Because We Make a Living
Allen knows how to double check. He sets boundaries, wears sunglasses, sends flowers, proceeds to the end of the tunnel. His anger is really quite something, but that’s what the boundaries, the double-checking, the flowers are for.
The problem is bedbugs, that Cincinnati is just full of them. That you can’t buy used couches, even from friends, especially if you’re going to have a baby. Tracy is culling names out of family trees, out of great literature, out of flowerbeds, out of thin air. And so you walk her to the courthouse because she needs your insurance, and do you, Allen, take this woman to be your lawfully wedded wife? You do, Allen. You did.
The universe does not seem to have a desire for apostrophe.
In DC, when she still wore glasses. In small town New York, at nineteen, when she met his mother and told her she had lipstick on her teeth. In Houston, that time he tried to walk to work on the shoulder of the interstate just to feel a rush of danger and she followed him, drove up slow and handed him a pack of cigarettes, then drove off to sell honey, mangoes and skim milk at the market, and then, he knows, drove home to paint acrylic constellations, speak Portuguese at the cat.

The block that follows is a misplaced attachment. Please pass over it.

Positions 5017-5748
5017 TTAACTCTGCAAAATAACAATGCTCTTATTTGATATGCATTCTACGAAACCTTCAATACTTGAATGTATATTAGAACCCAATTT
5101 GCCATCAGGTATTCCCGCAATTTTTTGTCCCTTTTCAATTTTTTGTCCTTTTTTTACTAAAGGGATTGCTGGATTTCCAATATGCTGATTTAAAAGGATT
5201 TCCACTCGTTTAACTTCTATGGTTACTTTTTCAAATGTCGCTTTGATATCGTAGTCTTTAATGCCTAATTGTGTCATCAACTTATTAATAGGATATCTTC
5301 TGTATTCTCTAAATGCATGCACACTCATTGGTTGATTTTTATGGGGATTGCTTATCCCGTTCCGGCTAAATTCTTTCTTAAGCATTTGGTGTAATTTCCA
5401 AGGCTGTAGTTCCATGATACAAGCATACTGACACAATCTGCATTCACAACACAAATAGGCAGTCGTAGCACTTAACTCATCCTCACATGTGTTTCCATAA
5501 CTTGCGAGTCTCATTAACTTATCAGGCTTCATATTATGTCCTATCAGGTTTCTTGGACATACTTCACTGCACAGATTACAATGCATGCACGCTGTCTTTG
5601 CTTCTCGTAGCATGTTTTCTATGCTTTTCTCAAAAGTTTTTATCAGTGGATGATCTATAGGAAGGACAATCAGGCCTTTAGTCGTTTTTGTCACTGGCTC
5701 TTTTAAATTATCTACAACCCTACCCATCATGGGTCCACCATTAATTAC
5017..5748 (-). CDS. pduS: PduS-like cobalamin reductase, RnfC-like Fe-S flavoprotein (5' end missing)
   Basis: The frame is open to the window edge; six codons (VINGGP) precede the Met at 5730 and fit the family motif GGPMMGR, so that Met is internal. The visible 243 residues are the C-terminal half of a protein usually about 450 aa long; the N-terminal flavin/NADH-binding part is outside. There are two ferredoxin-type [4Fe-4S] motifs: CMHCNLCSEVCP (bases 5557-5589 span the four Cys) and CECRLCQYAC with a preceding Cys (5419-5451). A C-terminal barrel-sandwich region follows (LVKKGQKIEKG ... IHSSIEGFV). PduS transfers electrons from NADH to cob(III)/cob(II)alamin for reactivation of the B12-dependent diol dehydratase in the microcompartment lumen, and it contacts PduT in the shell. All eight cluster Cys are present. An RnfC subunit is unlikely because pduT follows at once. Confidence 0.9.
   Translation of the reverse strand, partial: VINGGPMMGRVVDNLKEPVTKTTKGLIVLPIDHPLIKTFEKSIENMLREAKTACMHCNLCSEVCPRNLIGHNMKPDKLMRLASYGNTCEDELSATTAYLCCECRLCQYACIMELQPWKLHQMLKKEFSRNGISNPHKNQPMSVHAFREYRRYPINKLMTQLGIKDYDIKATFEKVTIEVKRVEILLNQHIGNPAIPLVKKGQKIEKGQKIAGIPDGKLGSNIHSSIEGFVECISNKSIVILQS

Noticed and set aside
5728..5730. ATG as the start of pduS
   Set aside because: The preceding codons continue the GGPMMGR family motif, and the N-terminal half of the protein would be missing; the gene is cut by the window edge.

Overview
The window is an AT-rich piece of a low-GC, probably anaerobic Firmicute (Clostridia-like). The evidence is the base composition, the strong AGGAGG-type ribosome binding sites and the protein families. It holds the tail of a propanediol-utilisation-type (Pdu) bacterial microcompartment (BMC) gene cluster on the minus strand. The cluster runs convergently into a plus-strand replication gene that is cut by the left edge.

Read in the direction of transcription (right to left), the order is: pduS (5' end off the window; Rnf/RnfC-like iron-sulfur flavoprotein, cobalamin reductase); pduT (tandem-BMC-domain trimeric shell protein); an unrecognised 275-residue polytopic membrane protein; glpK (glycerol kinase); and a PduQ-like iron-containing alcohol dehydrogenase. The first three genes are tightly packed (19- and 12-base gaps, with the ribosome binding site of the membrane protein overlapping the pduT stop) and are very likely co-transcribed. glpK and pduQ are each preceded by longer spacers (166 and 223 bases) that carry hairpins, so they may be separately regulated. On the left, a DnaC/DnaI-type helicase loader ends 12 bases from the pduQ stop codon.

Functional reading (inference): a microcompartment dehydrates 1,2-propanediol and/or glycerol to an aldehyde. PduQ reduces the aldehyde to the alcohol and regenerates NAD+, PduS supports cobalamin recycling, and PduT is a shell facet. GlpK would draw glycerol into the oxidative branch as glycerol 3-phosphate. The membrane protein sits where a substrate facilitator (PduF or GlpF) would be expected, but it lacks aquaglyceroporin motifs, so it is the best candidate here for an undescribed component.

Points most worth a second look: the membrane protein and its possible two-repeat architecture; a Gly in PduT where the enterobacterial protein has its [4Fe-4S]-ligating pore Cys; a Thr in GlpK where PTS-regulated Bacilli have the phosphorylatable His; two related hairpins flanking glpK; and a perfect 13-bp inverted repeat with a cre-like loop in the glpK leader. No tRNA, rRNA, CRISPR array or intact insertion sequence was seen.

The universe does not seem to cry like a river.
Allen is working a lot. It is just that time of year. He is driving to Nashville in a blue-green rental car, listening to audiobooks, on his way to supervise a really big project. His boss will be there. The girls he supervises will make him proud. He will wear jeans to the event. He knows the GM will be annoyed and his boss will shake his head and the girls he supervises will wink approval. He does it for the girls he supervises. This rebellion is born from the sample impulse that earned him a philosophy degree—and at once is also its antithesis, simple testament to a now-corporate privilege to transcend the branch rules. He will take the girls he supervises to dinner, wearing a well-fitted, wrinkled shirt. He will congratulate them on this quarter’s numbers. He will compliment their haircuts. He will buy their wine and desserts with money to-be reimbursed. He will counsel them against marriage. He will order roses. He will don the wayfarers. He will proceed to the end of the tunnel.
The universe does not seem to tiptoe. Listen to his feet. What they are saying.
Ashley Strosnider recently received her MFA from the University of South Carolina. She currently lives in Charleston, SC, where she eats lots of oysters and works in book publishing. Find her work at Word Riot, decomP, Fifth Wednesday, and others. Find her on twitter @bravenewlady.
All rights reserved to Ashley Strosnider.